On Monday, I attended the formal launch of an exciting new initiative here in Pennsylvania–PA FORWARD. PA Forward is the first statewide initiative–perhaps the first of its kind in the country (although don’t quote me on that)–conceived by the Pennsylvania Library Association as a 21st century literacies initiative, which recognizes that:
With the right support, libraries are ideally positioned to become the community centers of information, technology, and learning that will fuel educational and economic opportunity for all of our citizens.
The foundation of the initiative is the five literacies that are essential to a successful population:
The initiative has partnered with a vast array of professional organizations, businesses, non-profits, state agencies, and more, including honorary board chair Pennsylvania author Lisa Scottoline, to form an alliance committed to powering a new level of knowledge across the Commonwealth of Pennsylvania. From the Web site:
As our state and nation struggle with economic shifts, some permanent, we all ask, “How will Pennsylvania build a better future, one of job growth, opportunity, and community vitality?”
Those who work at or with Pennsylvania’s academic, public, school, and special libraries already know that an educated public with better access to information is key. Libraries have been at the center of Pennsylvania’s communities, providing the critical connections.
Now it’s time to let the rest of Pennsylvania know – and ensure that libraries take their rightful place as leaders of a vision that requires a unique combination of new technology, community access, and commitment to learning.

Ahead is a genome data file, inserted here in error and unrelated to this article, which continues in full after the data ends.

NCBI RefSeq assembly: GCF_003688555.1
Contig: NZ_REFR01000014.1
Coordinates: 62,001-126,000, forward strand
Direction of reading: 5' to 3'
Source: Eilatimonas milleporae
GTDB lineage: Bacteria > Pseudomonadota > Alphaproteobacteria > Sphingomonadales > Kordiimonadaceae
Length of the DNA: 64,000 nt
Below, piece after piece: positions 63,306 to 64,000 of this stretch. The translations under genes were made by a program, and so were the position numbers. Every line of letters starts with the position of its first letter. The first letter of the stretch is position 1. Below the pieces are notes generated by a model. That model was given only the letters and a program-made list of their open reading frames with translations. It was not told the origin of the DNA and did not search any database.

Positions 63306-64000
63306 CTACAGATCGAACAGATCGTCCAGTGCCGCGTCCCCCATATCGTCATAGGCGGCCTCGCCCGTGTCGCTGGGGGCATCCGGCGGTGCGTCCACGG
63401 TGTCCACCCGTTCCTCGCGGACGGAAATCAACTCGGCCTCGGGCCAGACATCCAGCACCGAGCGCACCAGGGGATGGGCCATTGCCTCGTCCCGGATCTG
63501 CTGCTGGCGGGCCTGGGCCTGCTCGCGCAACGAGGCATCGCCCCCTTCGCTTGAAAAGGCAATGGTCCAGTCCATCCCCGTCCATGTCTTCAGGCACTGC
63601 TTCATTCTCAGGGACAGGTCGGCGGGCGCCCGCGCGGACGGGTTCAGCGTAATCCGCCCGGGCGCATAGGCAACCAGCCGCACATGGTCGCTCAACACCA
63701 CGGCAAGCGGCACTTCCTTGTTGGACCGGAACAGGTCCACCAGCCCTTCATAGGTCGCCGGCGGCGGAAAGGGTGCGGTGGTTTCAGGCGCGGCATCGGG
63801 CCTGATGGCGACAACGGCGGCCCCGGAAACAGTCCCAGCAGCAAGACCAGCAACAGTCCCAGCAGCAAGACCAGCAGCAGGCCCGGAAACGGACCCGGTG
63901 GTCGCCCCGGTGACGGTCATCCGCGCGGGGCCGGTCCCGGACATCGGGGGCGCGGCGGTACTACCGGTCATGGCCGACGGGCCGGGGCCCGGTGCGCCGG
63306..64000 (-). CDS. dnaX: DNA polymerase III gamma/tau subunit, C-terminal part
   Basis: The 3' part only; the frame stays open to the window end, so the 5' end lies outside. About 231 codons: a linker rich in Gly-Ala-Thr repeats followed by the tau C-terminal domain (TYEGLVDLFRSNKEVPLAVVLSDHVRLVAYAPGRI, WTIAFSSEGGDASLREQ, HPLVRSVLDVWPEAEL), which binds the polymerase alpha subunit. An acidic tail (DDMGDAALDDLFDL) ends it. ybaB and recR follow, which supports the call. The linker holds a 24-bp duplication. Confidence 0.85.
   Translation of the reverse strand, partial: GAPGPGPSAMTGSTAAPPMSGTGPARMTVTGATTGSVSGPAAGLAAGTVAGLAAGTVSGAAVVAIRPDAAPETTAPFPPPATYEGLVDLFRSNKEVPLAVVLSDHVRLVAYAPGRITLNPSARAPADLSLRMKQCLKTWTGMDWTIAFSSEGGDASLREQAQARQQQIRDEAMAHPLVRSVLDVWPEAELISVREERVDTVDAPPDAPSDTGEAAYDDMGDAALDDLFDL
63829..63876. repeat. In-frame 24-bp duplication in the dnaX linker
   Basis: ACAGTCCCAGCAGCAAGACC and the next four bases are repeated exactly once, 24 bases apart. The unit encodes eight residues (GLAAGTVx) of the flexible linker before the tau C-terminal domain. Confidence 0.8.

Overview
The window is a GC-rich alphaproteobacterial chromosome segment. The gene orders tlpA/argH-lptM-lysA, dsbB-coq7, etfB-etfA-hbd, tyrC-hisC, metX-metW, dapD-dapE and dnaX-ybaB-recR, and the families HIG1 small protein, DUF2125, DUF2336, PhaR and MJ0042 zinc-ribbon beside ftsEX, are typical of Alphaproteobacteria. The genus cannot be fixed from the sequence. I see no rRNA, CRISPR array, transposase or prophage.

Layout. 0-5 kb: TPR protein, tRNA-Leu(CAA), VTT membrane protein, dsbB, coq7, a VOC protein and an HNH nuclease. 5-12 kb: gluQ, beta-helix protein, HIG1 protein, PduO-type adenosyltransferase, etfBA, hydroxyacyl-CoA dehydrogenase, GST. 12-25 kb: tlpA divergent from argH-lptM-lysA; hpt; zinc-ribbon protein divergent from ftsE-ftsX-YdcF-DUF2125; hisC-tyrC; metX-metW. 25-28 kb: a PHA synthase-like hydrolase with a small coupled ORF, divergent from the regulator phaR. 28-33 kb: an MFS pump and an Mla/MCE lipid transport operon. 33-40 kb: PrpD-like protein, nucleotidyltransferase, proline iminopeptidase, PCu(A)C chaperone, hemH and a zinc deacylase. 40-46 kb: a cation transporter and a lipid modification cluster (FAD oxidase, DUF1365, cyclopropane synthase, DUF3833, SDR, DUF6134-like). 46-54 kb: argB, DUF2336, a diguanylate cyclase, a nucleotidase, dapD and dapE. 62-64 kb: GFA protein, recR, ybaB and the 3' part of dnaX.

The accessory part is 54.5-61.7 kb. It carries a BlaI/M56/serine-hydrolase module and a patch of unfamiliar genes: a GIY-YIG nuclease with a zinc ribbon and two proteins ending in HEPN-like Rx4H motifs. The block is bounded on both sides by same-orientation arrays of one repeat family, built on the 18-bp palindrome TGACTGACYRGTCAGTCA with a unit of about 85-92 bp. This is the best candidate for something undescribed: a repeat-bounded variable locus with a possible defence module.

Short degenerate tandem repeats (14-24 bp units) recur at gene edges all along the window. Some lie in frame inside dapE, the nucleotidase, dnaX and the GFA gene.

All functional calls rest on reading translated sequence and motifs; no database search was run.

Please take a few minutes and explore the Web site to find out more.
What I love about this initiative above all else is that there is no gimmick here. This is not a marketing campaign. It’s not even an advocacy campaign either, although there’s a component of that. This is a well thought out plan of action to move Pennsylvania, its citizens, and its libraries forward well into the 21st century and beyond. It positions libraries, all libraries–public, academic, school, and special– to do what they do best–act as a community center for knowledge, information, and to provide the tools necessary to succeed. There is no single-minded focus on digital technology. There’s no angst over ebooks. It is a rock solid attempt to position libraries as much more than just a place to get the newest, hottest format.
Find out how you can get involved. There is a media kit available on the Web site, which includes literature that explains the five literacies and their importance to all citizens. The kit also lists the initiative partners, advisory board, and contains a profile of honorary chair Lisa Scottoline.
As with any new program, I’m sure it will take some time for PA Forward to take hold. However, I have high hopes that it will succeed and that it will make a difference. It beats sitting around and wringing our hands over publishers that don’t want to play fair with libraries.